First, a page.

A volcano in southwest Iceland that has long been dormant began erupting Friday night, but officials said it appears small and was not considered a threat to any towns.
The eruption on Reykjanes Peninsula was seen on web camera and later confirmed, the Icelandic Meteorological Office said in a statement. Aerial video on its Facebook page showed lava moving at what the office said was a slow pace.
“The eruption is considered small at this stage,” it said on Twitter, estimating that the fissure was around 500 meters, or 1,640 feet, long.
The Department of Emergency Management was not anticipating evacuations because the volcano is in a remote valley, The Associated Press reported. Iceland’s prime minister said it was not currently considered a threat to any towns.
Reykjavík is about 32 kilometers, or 20 miles, away.
Iceland Prime Minister Katrín Jakobsdóttir said officials were closely watching.
“As of now it is not considered a threat to surrounding towns,” she wrote in a tweet. “We ask people to keep away from the immediate area and stay safe.”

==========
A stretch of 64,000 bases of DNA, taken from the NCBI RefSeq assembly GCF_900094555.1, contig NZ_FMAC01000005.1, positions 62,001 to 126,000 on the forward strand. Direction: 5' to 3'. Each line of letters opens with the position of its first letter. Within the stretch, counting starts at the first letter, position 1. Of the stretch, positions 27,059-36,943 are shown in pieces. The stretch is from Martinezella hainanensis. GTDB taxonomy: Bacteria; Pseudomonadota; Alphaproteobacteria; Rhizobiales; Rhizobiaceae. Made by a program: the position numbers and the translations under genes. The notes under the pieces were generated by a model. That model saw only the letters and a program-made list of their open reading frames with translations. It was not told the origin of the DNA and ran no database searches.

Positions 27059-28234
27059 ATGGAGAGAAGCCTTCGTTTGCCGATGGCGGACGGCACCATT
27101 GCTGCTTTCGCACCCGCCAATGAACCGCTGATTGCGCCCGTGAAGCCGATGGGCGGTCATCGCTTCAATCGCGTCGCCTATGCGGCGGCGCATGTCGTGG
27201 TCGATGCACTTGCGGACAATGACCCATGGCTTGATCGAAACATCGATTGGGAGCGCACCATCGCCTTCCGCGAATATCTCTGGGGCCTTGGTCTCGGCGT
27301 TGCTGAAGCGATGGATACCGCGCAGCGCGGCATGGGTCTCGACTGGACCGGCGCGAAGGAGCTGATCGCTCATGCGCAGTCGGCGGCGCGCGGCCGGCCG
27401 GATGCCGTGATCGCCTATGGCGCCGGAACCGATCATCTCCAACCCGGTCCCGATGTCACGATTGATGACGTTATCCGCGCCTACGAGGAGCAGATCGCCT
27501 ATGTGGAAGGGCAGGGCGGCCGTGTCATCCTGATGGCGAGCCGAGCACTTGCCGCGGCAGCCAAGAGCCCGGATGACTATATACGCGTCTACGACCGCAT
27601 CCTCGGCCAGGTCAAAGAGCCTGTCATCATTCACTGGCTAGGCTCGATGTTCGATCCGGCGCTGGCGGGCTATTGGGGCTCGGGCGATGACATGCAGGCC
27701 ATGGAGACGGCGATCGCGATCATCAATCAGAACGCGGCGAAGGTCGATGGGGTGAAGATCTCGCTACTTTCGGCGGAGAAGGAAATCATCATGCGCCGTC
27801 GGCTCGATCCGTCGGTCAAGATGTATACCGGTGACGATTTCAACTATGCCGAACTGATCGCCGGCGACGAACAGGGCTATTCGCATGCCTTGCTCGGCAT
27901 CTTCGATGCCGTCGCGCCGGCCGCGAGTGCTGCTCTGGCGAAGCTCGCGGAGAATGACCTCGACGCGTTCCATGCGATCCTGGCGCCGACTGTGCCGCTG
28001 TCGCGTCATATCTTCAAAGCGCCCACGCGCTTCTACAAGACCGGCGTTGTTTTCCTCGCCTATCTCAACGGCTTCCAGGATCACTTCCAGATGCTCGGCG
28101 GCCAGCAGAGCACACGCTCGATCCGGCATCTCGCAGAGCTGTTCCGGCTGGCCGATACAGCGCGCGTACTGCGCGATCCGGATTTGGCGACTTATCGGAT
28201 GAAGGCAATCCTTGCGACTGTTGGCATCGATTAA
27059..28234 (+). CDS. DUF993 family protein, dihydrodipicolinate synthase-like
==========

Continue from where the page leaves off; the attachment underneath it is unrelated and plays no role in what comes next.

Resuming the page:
The emergency management agency on Twitter urged people to stay calm and away from the eruption site. It said that volcanic gases were expected to be produced and that people in the area should stay indoors and keep windows closed. The amount of pollution was being assessed.
The Fagradals Mountain volcano had been dormant for 6,000 years, and the Reykjanes Peninsula hadn’t seen an eruption of any volcano in 781 years, the AP reported.
There had been earthquakes and other seismic activity on that peninsula, but the activity in the area of the eruption had been lower in recent days, the meteorological office said in a statement.
In 2010, a different volcano in a different part of Iceland, Eyjafjallajökull, erupted a spewed volcanic ash that spread and caused massive flight disruptions in Europe and affected travel worldwide. The current eruption is not expected to spew much ash or smoke into the atmosphere, Reuters reported.
The Associated Press contributed.